Biscuits, booze and the reasons we quit for Lent

Published date: 07 March 2014 |
Published by: Rhian Waller 
Read more articles by Rhian Waller  Email reporter


HAVE you given anything up for Lent?

Lots of people have, whether opting out of a Friday night tipple or forsworn snacks.

Lent began with Pancake Day on Tuesday and Ash Wednesday, so by now you should be feeling the pangs of self-denial if you’ve opted to take part.

The Lenten observance, stretching about six weeks until Easter, has its roots in Christianity, but in recent years many have started dropping the religious aspect.

The Leader asked readers what they were giving up, with some of the answers having very little to do with Godliness.

Keith Evans, 55, of Flint, joked he was “giving up drinking pints of salt water”, while Alan Williams, 56, of Connah’s Quay, was equally tongue-in-cheek when he said he wanted “to give up paying council tax”.

David Gregory, 28, of Wrexham, said: “I gave up on religion a long time ago.”

Sue Breese, 49, of Wrexham, who attends St Mark’s Church each week, takes Lent more seriously and is giving up sweets.

Geraldine Lever, 56, is giving up biscuits for religious reasons.

Shan Jenkins, a grandmother in her 40s from Wrexham, said: “I’m giving up bread. I hope I don’t starve because I eat loads of it.”

But others focused on the treat or temptation being set aside, rather than the religious nature of the time of year.

Julie Billingsley, 45, of Connah’s Quay, is going for Lent in a big way.

She said: “Lent? I reckon giving up alcohol and diet Coke could be an interesting challenge. It can’t be that difficult can it? Roll on April 18, why not add crisps and chocolate too? In for a penny.”

She said she was doing it for health purposes to hopefully lose weight.

Michelle Lloyd, 33, of Wrexham, is holding off on “crisps and chocolate”, but again not for religious reasons.

She said: “I just thought it would be a good excuse to give up some junk foods and lose a bit of weight maybe.”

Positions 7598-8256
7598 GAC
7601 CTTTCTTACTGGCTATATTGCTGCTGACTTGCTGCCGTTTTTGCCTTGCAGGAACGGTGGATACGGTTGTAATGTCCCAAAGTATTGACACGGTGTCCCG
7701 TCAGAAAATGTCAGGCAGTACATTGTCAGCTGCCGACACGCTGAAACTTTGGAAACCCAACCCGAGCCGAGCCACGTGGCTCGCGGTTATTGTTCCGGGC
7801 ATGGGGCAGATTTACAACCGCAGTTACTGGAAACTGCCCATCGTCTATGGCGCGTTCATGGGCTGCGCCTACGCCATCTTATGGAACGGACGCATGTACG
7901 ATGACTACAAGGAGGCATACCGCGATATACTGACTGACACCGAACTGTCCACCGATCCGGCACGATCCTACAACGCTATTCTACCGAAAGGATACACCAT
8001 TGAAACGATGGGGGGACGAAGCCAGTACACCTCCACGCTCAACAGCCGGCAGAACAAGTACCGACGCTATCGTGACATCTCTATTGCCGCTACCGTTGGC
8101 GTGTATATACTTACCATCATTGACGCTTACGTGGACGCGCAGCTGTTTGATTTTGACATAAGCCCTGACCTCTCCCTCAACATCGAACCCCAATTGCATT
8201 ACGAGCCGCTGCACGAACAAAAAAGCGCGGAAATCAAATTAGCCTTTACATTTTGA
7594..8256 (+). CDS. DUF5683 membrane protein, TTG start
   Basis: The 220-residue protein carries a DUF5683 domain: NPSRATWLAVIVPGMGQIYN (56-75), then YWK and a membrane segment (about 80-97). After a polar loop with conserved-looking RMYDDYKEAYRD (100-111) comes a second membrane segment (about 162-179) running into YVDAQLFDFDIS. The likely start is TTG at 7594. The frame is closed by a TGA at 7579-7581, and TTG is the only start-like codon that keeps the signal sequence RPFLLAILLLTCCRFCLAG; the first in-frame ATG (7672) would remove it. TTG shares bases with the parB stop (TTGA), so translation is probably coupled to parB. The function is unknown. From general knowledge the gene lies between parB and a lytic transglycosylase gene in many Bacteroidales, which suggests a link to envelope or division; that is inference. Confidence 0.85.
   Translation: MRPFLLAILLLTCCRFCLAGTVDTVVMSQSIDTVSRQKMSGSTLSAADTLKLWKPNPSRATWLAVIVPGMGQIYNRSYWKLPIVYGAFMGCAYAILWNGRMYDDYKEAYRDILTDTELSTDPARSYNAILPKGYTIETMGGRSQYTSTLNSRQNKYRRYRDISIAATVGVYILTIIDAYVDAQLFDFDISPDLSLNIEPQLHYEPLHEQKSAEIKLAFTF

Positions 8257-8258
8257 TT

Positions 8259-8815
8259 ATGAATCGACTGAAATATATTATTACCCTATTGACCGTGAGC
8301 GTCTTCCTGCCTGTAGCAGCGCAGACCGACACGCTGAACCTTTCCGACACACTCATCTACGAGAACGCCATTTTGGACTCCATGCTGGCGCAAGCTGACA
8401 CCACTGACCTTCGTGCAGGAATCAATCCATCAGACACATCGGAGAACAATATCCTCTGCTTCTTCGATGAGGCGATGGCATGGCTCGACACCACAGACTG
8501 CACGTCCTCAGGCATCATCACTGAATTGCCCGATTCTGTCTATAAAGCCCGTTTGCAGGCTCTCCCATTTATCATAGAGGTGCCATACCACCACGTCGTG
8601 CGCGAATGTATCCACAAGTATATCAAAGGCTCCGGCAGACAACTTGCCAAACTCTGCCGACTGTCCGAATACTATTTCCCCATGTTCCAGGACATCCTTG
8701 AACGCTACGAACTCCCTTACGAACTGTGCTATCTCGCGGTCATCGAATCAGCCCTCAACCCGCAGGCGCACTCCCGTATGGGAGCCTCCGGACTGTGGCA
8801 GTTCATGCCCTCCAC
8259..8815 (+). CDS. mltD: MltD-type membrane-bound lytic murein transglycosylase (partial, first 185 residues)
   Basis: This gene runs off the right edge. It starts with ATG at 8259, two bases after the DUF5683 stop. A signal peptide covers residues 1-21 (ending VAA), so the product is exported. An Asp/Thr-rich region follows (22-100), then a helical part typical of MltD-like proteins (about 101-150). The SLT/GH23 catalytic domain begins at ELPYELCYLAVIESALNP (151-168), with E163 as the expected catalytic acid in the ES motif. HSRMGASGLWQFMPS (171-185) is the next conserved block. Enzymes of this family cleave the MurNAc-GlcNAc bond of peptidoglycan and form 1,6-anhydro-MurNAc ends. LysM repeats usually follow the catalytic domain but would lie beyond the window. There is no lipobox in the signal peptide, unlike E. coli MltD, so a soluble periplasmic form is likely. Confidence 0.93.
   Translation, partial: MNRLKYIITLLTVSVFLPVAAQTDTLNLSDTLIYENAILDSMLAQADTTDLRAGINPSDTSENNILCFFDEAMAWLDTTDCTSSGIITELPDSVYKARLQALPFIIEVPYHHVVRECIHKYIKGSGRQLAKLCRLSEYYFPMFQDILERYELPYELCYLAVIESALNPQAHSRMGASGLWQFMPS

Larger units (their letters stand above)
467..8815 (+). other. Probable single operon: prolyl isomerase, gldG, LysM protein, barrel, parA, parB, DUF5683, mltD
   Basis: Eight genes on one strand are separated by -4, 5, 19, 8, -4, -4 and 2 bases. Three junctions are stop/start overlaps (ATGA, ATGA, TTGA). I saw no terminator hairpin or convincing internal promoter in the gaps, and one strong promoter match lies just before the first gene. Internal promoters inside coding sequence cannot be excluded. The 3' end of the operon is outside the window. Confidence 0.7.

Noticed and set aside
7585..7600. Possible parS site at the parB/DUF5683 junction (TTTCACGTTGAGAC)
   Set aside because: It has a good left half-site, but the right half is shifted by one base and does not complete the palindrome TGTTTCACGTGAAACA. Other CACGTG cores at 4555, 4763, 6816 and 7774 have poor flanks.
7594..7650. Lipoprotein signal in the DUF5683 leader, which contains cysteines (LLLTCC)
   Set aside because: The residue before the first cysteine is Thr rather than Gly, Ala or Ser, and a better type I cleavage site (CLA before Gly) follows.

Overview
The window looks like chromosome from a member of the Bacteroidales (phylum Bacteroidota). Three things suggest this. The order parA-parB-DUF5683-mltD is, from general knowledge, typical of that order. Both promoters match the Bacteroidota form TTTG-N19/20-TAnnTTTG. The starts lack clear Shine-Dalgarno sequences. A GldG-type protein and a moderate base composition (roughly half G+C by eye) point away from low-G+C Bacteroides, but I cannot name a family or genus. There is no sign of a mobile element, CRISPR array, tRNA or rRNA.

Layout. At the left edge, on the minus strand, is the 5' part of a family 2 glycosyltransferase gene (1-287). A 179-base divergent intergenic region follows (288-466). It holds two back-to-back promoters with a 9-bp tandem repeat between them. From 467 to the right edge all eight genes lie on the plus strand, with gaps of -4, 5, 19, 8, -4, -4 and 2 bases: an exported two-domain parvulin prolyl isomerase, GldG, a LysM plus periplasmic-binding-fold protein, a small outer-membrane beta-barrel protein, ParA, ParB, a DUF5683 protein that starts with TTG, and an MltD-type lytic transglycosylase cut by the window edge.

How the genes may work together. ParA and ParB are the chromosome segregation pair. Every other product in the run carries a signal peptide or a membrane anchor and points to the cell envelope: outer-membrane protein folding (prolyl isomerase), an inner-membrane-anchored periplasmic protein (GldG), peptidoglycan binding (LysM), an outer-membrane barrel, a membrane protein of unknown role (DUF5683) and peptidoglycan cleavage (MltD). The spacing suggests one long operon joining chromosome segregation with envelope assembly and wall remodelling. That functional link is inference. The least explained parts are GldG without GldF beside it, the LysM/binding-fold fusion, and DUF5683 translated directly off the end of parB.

Chelsey Leanne Ainsley, 20, of Wrexham, did not realise it was Ash Wednesday until her stepdaughter came home from school.

She said: “I wondered why Aisha had a cross on her head, l then remembered.

“The things you miss when you’re not in school.”

Increasingly, secular organisations are capitalising on Lent as well. In keeping with the ash theme, Filter, a Wales-based anti-smoking initiative, challenged residents to ‘give up for Lent’ in 2013.

The Leader is also guilty. Earlier this week, four staff members took part in a pancake relay in Mold town centre.

The participants flipped and sprinted and thoughts were more on keeping the pancakes in the air and out-racing opponents than on the old meaning of Shrove Tuesday, when the race took place.

Shrove originally meant ‘to confess’ and was a way of indulging in fatty foods (eggs, butter, milk) before giving them up for 40 days.

Dr Mandy Robbins, senior lecturer in Psychology at Glyndwr University, Wrexham, holds a PhD in Theology.

She said: “There’s a lot of people who give things up for Lent who won’t be

“There are probably people who have adopted the practice without considering the religious implications.

“What I find interesting is there is an increasing trend toward doing something rather than giving something up, like going out volunteering or helping someone else.

“That’s quite an interesting take on it.”

Mandy said it is clear Christians – and non-Christians who have simply adopted Lent as a challenge – aren’t the only people who give things up.

She said: “Fasting forms part of Ramadan for Muslims, but what’s interesting here is it is actually regarded as an enjoyable celebration, because everyone gets together after dark to share food.

“Lent, on the other hand, is more personal. It is about giving something you like up, and using that time to think about how lucky you are to have that thing when others may not, and perhaps spending some time in prayer.

“There’s a lot of research out there on the impacts of fasting, but there is not so much on Lent, although voluntarily giving up something you enjoy obviously has some psychological effect.”

There is, however, still a collective aspect to Lent. CAFOD (Catholic Aid For Overseas Development) is holding a simple soup supper on March 15 at St David’s in Mold.

Diocesan manager Katja Jewell said: “We are also putting together a Lenten calendar. The CAFOD office in Wrexham has also decided to go on a 40 day journey, exploring how we can live a more sustainable life style, in work, at home and in the parishes.

“We are inviting supporters to challenge us and suggest actions we could take.”
Others celebrate Lent the old way.

John Morris, 71, secretary of the Wrexham branch of international Christian voluntary organisation St Vincent De Paul Society, spent Wednesday with an ash mark on his forehead.

He said: “Like many church-goers, Catholic and otherwise, I’m taking on some sort of penance for Lent.

“I don’t think it is trivialising to give up something like chocolate for lent.

“If someone is a real chocolate addict then that will mean something to them. I will stop drinking spirits – although you can break the fast on a Sunday.”

Whether you are turning away from temptation to test your willpower or taking part in a religious tradition, we want to hear from you.

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